3. Scott@DTW, We’ll just have to agree to disagree about our semantic argument. It’s my view that something can’t be called “patently false” without hard facts to back up that assertion. Evidence simply isn’t enough. Facts are indisputable. Evidence is often subjective. One can make predictions based on evidence, but there’s no guarantee they’ll come to pass (many Super Bowl predictions turn out to be dead wrong). But one can draw solid conclusions based on facts.

          4. …and maybe I stated my point imperfectly. I probably should have used the word “facts” instead of “evidence.” There are no hard facts that point to the conclusion that US Airways (or the new American) will automatically discontinue the practice of offering Advantage fares if a merger occurs.

          5. Again, DesertGhost, what I termed “patently false” was your statement that “no evidence exists”. Or, to use your new word, no “facts” exist. I did not say that the possibility of AA continuing Advantage Fares post-merger is patently false. But, to say that there’s absolutely no indication that they are to be dropped is.

    2. Bill – Thanks for making the point. While I don’t expect DOJ to present everything up front, I would hope that they would have presented any actual evidence. I see nothing in here that proves the point.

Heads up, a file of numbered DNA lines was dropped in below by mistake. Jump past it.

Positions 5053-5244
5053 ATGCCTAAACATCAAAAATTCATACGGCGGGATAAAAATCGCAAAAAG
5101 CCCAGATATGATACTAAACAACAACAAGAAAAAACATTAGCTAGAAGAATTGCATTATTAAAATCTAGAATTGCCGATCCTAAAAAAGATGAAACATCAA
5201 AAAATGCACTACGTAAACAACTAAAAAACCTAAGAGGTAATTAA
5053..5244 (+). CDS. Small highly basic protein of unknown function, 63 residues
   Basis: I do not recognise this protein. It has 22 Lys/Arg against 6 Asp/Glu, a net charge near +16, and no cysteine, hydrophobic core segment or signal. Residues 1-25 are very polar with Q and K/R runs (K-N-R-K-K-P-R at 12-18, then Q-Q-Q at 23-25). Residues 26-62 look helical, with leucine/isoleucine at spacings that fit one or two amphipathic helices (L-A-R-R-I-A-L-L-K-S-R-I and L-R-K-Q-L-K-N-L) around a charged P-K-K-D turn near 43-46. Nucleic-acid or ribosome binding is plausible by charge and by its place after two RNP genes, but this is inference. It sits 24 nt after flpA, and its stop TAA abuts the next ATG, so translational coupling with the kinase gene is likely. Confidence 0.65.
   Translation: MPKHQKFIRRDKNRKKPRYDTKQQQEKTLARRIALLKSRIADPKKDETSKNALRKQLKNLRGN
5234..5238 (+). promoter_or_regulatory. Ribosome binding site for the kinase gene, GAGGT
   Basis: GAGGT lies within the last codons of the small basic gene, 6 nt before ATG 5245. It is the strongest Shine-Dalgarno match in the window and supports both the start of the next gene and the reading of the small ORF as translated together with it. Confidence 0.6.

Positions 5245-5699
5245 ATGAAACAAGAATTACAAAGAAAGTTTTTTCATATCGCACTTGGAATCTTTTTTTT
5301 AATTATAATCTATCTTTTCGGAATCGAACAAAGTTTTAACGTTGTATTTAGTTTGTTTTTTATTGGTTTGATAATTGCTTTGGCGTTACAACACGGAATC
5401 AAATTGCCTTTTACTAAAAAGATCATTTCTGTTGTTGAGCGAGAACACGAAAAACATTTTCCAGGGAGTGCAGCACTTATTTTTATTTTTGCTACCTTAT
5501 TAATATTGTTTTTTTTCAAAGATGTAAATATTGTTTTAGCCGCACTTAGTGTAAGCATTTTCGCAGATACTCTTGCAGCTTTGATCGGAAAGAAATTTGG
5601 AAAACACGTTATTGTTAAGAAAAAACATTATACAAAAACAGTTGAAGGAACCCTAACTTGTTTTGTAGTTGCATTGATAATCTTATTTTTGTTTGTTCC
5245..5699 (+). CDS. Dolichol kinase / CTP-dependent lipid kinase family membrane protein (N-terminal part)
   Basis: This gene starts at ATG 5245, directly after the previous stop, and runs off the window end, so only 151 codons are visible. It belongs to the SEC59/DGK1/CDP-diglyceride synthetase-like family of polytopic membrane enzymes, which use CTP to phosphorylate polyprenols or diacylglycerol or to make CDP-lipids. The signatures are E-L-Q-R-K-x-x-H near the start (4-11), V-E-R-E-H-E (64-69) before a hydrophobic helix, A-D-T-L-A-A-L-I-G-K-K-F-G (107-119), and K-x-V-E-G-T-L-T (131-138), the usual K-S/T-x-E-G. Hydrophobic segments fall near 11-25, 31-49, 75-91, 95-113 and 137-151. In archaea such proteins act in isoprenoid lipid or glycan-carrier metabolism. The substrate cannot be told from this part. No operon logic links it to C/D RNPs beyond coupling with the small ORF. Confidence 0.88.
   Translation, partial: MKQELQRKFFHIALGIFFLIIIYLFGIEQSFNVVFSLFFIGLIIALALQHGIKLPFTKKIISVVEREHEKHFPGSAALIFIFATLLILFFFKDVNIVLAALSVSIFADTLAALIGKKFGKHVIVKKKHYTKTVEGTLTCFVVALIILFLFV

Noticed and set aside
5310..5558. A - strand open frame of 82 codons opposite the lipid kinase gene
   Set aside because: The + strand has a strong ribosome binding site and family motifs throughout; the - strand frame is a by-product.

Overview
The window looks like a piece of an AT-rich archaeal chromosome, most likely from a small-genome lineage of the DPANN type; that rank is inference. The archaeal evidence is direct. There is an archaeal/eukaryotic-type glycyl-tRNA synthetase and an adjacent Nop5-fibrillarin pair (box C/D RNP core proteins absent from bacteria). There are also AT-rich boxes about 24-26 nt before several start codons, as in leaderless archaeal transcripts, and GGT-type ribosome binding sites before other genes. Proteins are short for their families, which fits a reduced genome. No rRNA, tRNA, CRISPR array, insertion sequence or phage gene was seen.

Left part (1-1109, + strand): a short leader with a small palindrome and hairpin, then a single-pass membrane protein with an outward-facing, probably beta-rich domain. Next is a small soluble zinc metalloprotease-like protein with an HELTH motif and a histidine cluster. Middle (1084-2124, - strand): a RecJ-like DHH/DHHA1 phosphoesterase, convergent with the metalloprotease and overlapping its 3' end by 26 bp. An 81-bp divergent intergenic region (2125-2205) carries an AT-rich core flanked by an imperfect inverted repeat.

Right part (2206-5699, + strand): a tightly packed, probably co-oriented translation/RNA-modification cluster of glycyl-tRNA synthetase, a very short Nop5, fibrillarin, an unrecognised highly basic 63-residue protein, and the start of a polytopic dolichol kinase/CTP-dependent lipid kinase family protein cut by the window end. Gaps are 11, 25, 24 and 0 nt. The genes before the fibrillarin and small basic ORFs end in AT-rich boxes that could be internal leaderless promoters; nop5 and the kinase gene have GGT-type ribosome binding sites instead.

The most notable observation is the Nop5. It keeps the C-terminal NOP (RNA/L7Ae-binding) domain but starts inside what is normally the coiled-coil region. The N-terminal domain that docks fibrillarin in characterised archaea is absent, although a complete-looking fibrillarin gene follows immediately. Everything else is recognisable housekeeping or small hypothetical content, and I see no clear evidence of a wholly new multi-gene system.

Regarding Advantage fares, what’s overlooked is that US Airways actually gets a higher average fare in these markets than without. It just means lower walkup fares and higher advance purchase fares. So either way, one group will win.

      One thing I’m sure about is that if American continues to serve Miami-Cincinnati nonstop, then certainly the Advantage fares in this market would go away.

  16. I think the Texas concern is really around jobs. Will Doug do to Dallas/Ft Worth what he did to Pitsburgh? I believe he promised to leave jobs there and then changed his mind and moved them to PHX. There are a lot of maintenance jobs in DFW that could end up in PHX if Doug decides to go that route.

    1. Ron – Doug didn’t do that to Pittsburgh. US Airways began dismantling Pittsburgh after bankruptcy #1, long before America West go involved.